Reviews Round-up

The critics' verdicts on Lucy Hughes-Hallett, Carl Watkins and Cheryl Strayed.

The Pike: Gabriele d’Annunzio, Poet, Seducer and Preacher of War by Lucy Hughes-Hallett

This biography of the contentious Gabriele d’Annunzio is not the first to be written. D'Annunzio, who still sparks widespread controversy despite his death occurring over 80 years ago, is recognised as a ‘literary superstar’, remembered as "a kind of 'John the Baptist' to Benito Mussolini", and a "soft pornographer", or "at best a dilettante of sensation". Lucy Hughes-Hallett’s biography of "the Italian novelist, poet, politician, warmonger and womaniser" divides the critics.

Writing in the Financial Times, Ian Thomson is impressed with the memoir which occupies an “already crowded field”. But this, Thomson claims, does not deter her success in creating a “hugely enjoyable” read. She does not glorify her subject; although handing him his necessary due, she effectively reduces the poet to “normal, weak human, and puts him, in some way, back in his box”. Thomson notes that the book has an air of eccentricity about it; failing to read chronologically with the diction described as “unusual, combining esoteric terms for which I had to resort to the dictionary with a smattering of f- and c-words”. The reviewer compliments Hughes-Hallett’s ability to encapsulate an era or attitude “with an arresting one-liner”; “For the belligerent d’Annunzio, ‘writing was a martial art’. In his life ‘the cult of beauty took the place of morality’”. A captivating read, Thomson concludes that the speed with which he “flew” through the book indicates just “how pleasurable, and readable, those pages were”.

Tobias Jones in the Sunday Times was not so enamoured. Jones sees in the nonsequential order of The Pike evidence of “narrative disarray”, with a subtext of exasperation at the chronology “leaping backwards and forwards”. What were "arresting one-liners" for Thomson are unfortunate clichés for Jones, who claims that the author was excessively influenced by her notorious subject, writing the biography with an artificial “desire to shock”. Perhaps Jones’s quandary is that d’Annunzio’s life, which he describes himself as “a spectacle: he wrote prolifically, and promoted himself fanatically, even once faking his death to increase publicity”, speaks for itself. Hughes-Hallett has, in Jones’s opinion, created “a serviceable biography” – and not much more.

The Telegraph’s review, by Jonathan Keates, falls somewhere in the middle. He commends the author for the “courage” it took to write a biography such as this, and insists that the book “ranges wider than the cradle-to-grave chronicle”. He certainly feels this book has impact – “its subject is so emphatically and relentlessly unimproving that several readers…might fancy a cold bath or a jog around the park” – but whether this is down to Hughes-Hallett’s writing or the strength of d’Annunzio’s character and story, Keates does not hint.

The Pike will be reviewed in the New Statesman's forthcoming history books special.


The Undiscovered Country: Journeys Among the Dead by Carl Watkins

To Guardian reviewer Iain Sinclair, there is no better time than the New Year to examine our relationship with the afterlife and “kick free of the embrace of our inconvenient predecessors.” The Undiscovered Country: Journeys Among the Dead by historian Carl Watkins records Britain’s attitudes to death from the Middle Ages up to the present day, from ghosts and folklore to the Tomb of the Unknown Solider.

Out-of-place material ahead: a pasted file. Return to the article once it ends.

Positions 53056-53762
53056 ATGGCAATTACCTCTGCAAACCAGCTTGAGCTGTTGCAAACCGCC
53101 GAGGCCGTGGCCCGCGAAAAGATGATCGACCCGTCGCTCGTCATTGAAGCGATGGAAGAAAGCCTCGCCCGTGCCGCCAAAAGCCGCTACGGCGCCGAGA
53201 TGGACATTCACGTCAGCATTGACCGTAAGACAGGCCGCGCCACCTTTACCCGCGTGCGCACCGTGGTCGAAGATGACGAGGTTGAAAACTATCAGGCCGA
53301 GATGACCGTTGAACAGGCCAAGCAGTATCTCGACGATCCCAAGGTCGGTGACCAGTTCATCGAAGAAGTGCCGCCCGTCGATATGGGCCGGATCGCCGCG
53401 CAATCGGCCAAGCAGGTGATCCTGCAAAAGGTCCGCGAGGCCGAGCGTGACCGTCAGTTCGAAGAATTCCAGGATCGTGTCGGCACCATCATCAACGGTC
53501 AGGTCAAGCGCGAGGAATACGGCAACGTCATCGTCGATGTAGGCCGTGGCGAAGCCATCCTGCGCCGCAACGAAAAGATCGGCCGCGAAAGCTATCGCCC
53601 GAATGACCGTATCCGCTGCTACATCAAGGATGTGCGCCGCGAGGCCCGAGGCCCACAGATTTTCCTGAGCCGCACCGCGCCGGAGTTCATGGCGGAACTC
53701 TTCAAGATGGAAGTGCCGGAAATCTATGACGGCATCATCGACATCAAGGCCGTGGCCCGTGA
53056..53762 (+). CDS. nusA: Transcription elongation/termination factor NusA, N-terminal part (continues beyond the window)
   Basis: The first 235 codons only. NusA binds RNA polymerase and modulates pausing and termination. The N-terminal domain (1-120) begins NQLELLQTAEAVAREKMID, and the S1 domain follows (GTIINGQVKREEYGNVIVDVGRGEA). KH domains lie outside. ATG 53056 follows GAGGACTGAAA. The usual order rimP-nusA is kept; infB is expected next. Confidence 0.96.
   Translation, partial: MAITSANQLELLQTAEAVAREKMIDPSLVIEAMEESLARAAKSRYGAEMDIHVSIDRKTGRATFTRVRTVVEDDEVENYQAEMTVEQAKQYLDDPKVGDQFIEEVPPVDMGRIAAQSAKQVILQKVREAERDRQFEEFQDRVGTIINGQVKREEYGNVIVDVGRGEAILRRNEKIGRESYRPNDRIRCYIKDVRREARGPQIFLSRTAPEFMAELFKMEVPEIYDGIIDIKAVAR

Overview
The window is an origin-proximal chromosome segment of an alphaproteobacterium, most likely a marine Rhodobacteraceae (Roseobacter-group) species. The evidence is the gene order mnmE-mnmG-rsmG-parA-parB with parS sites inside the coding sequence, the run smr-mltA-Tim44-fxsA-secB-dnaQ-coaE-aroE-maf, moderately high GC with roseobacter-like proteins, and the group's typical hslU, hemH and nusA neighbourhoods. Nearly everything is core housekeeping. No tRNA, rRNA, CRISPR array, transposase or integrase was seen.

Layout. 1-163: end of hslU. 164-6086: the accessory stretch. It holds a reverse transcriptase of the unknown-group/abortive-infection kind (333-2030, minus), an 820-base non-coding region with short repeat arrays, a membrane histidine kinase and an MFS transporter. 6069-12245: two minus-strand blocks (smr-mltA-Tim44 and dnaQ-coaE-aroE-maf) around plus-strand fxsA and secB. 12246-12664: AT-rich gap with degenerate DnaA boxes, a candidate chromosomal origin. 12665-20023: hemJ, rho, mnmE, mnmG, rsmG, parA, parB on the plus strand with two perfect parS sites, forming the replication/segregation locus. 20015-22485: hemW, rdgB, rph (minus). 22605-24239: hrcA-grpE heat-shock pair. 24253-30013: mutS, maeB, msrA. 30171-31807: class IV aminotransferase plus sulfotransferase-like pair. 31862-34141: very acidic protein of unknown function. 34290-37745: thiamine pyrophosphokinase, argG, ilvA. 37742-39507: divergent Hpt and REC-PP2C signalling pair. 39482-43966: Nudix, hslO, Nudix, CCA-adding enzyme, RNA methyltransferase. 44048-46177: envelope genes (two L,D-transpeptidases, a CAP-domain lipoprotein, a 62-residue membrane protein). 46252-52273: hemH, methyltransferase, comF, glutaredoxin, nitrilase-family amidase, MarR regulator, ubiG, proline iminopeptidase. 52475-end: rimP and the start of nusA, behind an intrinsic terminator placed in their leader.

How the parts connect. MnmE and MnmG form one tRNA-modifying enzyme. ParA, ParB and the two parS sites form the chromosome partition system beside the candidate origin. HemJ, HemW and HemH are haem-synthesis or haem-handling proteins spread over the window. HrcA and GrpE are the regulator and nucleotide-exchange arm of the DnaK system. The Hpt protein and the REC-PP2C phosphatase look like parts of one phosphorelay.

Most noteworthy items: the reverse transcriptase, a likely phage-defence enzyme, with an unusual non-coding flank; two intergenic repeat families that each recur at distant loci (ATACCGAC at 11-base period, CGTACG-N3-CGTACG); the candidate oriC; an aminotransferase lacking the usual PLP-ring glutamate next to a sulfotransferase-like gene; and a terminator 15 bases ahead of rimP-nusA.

Sinclair praises the book as a “voyage through time, by way of legends, brief biographies, and character sketches” led by “one of those rare guides who never overstays his welcome.” He praises Watkins for wearing “his research lightly as he journeys around the British landscape, teasing out themes and cultural shifts from the particulars of individual lives.”

To Peter Stanford in the Telegraph, the book’s “eye for detail provides a feast of illuminating stories to resurrect the religious mindset of those in the pews 500 years ago.” He lauds the book’s “tip-top”, “bottom up” approach for exposing the“yawning gap between the theory and the practice of institutional religion.” According to Stanford, “Watkins takes one story and then explores its wider ramifications in national, theological, cultural and political contexts.” This means that at times “his range is so wide that you risk losing sight of his main argument” Watkins brings the book to a sound conclusion, “a final reckoning where he can set out his stall.” Stanford agrees with Watkins that attitudes to death have suffered from the decline of religion, “without some sort of faith context, we don’t quite know how to discuss the subject.”

For Roger Clarke, writing in the Independent, Watkins is “at its best with his medieval specialisation.” “Better on aesthetics than social change,” argues Clarke, “Watkins is least comfortable when venturing into the more modern world of the séance or discussing proto-socialists such as Robert Owen and David Richmond.”

“For the medieval mind, death was something that haunted every moment of life,” writes Clarke. “By contrast, our modern sensibility is to go on for as long as possible as if we are immortal, leaving any thought of death and what (if anything) lies beyond until our very last breath.”


Wild: A Journey from Lost to Found by Cheryl Strayed

After losing her mother prematurely to lung cancer, and having been deserted by her estranged father years before, Cheryl Strayed found herself burying her grief with a reliance on heroin and casual sex, eventually destroying her marriage. This book, written almost 20 years after the events it describes, sees Strayed reliving the journey that released her from despair. For three months she hiked 1,100 miles alone along the Pacific Crest Trail, across nine mountain ranges from Mexico to Canada. She did it, in her words, “in order to save myself".